Lousy communications is one of the biggest challenges any team faces. I can’t tell you how many times I’ve lost files, even whole conversation threads, in email. And no one likes triaging an inbox, even with a good system. So what if we had a better solution?
Running on My Laptop
We do, thanks to a team of online video game developers.
After pulling the plug on an unsuccessful multiplayer game, the developers at Tiny Speck Inc.—now called Slack—turned their attention to fixing the communications problems that undermined their own efforts. And I’m glad they did.
It’s easy to confuse abundance with blessing, especially in our work life. But sometimes abundance is just another word for burden. And it’s crucial for our success and satisfaction that we learn to spot the difference.
More opportunities cross my desk every day than I can manage, and I bet it’s the same for you—even if you don’t always realize it.
We face a constant temptation in life to take on more than we can handle. We just don’t have the bandwidth. But it’s hard to let an opportunity go, isn’t it?
Recently, I recorded two podcasts on the subject of delegation. The first dealt with the principles of delegation (Episode 42). The second suggested how you might delegate even if you don’t have a staff (Episode 43).
The primary reason to delegate is that non-delegation doesn’t scale. It is not sustainable. This is why so many people feel overworked, overwhelmed, and burned out. But there is an even more important reason to delegate: To enable you to focus on what you do best in order to maximize your impact.
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Our society puts a high value on achievement but not much on rest. I hear people brag about how much they work and play but never how much they sleep—usually the opposite. But what if sleep could help you achieve more?
My team and I just finished launching the Get Noticed! Theme for WordPress, and I am fried. We were down late and up early, day after day. Late-night emergencies and early-morning crises were the norm.
Ever since I began blogging, productivity has been one of my most popular topics. But I’m convinced we’re not always productive for the right reasons. Maybe this is why many people are productive but miserable.
Over my career I’ve been entrusted with a lot of responsibility. At one time, I was responsible for the well-being of over six hundred employees and a company legacy two hundred years in the making.
Whenever I ask a friend how they are doing, they inevitably respond, “Busy. Crazy busy.” It seems like all of us have more to do that we can possibly get done.
One of the most helpful time management principles I’ve ever found is David Allen’s Two-Minute Rule. The basic concept is that you take immediate action on anything that can be done in two minutes or less. This is the key to becoming more productive.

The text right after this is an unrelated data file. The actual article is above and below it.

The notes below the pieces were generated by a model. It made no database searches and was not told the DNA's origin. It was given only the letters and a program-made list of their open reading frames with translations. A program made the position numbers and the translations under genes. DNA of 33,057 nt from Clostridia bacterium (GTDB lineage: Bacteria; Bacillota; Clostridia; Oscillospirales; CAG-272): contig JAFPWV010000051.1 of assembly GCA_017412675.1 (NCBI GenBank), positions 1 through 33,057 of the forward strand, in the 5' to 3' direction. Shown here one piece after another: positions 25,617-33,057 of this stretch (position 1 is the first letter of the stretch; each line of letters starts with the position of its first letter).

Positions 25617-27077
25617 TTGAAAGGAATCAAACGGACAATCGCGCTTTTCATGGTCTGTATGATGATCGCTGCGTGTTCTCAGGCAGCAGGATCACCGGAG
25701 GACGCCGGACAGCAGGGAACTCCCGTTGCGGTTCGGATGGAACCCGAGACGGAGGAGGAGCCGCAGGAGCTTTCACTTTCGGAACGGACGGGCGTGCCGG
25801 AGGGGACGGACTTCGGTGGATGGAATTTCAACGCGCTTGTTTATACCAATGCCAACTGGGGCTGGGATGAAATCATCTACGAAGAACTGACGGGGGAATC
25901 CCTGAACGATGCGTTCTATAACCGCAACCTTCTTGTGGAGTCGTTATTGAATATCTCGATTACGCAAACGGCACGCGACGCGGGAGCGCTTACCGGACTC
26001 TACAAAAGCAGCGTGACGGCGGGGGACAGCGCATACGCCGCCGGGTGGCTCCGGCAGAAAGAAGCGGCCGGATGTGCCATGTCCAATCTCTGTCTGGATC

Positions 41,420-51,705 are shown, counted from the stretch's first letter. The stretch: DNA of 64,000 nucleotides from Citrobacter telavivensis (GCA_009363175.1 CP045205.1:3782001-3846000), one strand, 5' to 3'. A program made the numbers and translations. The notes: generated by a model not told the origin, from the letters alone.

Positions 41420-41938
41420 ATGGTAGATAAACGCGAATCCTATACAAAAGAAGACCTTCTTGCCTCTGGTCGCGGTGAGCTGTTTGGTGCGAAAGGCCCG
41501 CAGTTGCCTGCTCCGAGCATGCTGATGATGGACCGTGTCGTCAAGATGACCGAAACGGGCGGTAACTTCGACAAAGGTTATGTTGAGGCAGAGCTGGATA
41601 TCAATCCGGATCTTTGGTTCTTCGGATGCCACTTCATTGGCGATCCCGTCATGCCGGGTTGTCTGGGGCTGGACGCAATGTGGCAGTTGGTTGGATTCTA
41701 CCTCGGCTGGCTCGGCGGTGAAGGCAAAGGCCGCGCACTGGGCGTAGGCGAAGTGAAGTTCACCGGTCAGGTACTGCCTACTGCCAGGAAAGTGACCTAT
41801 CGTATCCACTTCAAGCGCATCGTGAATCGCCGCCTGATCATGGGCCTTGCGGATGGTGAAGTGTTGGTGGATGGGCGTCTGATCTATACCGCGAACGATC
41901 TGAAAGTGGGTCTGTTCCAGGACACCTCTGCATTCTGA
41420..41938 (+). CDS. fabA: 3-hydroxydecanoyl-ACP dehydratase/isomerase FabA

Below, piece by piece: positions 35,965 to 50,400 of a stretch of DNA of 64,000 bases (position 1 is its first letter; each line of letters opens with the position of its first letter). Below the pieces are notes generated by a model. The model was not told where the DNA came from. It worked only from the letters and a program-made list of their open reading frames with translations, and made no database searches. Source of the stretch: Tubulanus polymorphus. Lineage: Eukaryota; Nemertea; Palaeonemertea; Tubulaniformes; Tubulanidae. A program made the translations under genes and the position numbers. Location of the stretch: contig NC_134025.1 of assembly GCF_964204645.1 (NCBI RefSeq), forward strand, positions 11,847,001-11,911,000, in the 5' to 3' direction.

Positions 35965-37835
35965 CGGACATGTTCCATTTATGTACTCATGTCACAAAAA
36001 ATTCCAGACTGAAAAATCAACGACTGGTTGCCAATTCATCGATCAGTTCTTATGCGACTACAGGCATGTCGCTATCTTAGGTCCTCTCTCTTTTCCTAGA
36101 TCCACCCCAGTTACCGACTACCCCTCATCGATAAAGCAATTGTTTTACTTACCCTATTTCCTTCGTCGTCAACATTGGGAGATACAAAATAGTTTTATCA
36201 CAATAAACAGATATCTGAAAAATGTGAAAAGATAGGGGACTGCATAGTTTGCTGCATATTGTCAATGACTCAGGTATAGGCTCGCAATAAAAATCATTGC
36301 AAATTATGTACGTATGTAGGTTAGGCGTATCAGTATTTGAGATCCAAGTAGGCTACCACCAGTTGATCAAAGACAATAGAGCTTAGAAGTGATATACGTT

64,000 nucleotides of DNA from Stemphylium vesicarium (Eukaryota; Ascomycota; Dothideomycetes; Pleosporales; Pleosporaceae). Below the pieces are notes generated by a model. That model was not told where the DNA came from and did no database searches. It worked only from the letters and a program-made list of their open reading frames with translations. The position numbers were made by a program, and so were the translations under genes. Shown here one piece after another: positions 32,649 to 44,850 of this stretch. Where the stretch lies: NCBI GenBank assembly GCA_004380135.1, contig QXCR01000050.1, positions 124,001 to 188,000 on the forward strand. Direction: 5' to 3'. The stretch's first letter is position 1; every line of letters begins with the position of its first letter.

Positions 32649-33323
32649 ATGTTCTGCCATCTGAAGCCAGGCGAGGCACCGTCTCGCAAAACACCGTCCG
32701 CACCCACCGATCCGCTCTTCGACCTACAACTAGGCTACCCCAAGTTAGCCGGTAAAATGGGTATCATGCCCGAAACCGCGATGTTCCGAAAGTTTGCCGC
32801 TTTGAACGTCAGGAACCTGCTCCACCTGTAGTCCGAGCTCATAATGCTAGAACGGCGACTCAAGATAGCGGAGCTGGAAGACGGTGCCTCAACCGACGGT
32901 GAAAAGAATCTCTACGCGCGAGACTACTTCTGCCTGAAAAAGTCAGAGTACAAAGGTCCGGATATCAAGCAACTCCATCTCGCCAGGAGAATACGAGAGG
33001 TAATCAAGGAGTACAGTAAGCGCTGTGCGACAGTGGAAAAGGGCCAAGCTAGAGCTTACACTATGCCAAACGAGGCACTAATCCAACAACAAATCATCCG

For years, I have used templates to improve my productivity. I create a template for any task I find myself doing repeatedly. So instead of reinventing the wheel every time, I do it once, save it as a template, and then reuse it.
For example, before speaking engagements, I always have a conference call with the event sponsor. Initially, I found myself asking the same questions. Sometimes, I would forget to ask something important, so I decided to create a reusable template in Evernote. (You can see it here.)
Have you ever felt so overwhelmed by email that you wanted to just delete your email account and start over? If so, you are not alone.
Last week, I tweeted a link to one of my most popular blog posts ever, “Yes, You Can Stay on Top of Email.” Almost immediately, I received two email messages.
I often refer to Evernote as my digital brain. It has replaced my physical filing cabinet, allowing me to go completely digital. It is where I store anything I need to reference later.
Photo courtesy of ©iStockphoto.com/Devonyu
But Evernote can quickly become unwieldy if you don’t have a system for using it. It doesn’t have to be complex, but it does have to be intentional. My own strategy has evolved over time.
I have been using Evernote since early 2008, when it was still in private beta. Since then, it has truly become my digital brain.
My Evernote Packing List
Evernote is one of those rare apps I can’t seem to outgrow. I am always finding new uses for it.
As a writer, I have tried just about every word processor ever invented. I started with WordStar, moved on to WordPerfect, then graduated to Microsoft Word. But when I started blogging, everything changed.
Screenshot of My Computer with This Post Displayed in MultiMarkdown Inside of Scrivener
I ultimately learned HTML, but it is certainly not the most natural way to write. I have used a number of “blog processors,” including BlogJet and then MarsEdit. But in the last few years, I have completely converted over to MultiMarkdown.